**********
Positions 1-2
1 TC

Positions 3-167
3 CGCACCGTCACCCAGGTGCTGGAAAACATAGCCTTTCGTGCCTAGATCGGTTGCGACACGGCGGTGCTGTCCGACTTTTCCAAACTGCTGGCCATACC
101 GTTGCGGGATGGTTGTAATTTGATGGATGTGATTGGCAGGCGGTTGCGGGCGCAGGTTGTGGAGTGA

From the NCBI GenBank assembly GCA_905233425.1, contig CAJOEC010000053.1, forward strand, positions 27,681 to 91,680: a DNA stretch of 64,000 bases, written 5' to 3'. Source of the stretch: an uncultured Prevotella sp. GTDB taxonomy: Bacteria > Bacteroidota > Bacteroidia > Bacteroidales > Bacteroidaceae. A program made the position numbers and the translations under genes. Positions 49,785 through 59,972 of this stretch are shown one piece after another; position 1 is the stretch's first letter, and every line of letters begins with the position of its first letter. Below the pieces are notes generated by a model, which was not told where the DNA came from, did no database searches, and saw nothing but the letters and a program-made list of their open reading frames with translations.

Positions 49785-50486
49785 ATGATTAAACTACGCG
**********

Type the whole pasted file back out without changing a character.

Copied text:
Positions 1-2
1 TC

Positions 3-167
3 CGCACCGTCACCCAGGTGCTGGAAAACATAGCCTTTCGTGCCTAGATCGGTTGCGACACGGCGGTGCTGTCCGACTTTTCCAAACTGCTGGCCATACC
101 GTTGCGGGATGGTTGTAATTTGATGGATGTGATTGGCAGGCGGTTGCGGGCGCAGGTTGTGGAGTGA

From the NCBI GenBank assembly GCA_905233425.1, contig CAJOEC010000053.1, forward strand, positions 27,681 to 91,680: a DNA stretch of 64,000 bases, written 5' to 3'. Source of the stretch: an uncultured Prevotella sp. GTDB taxonomy: Bacteria > Bacteroidota > Bacteroidia > Bacteroidales > Bacteroidaceae. A program made the position numbers and the translations under genes. Positions 49,785 through 59,972 of this stretch are shown one piece after another; position 1 is the stretch's first letter, and every line of letters begins with the position of its first letter. Below the pieces are notes generated by a model, which was not told where the DNA came from, did no database searches, and saw nothing but the letters and a program-made list of their open reading frames with translations.

Positions 49785-50486
49785 ATGATTAAACTACGCG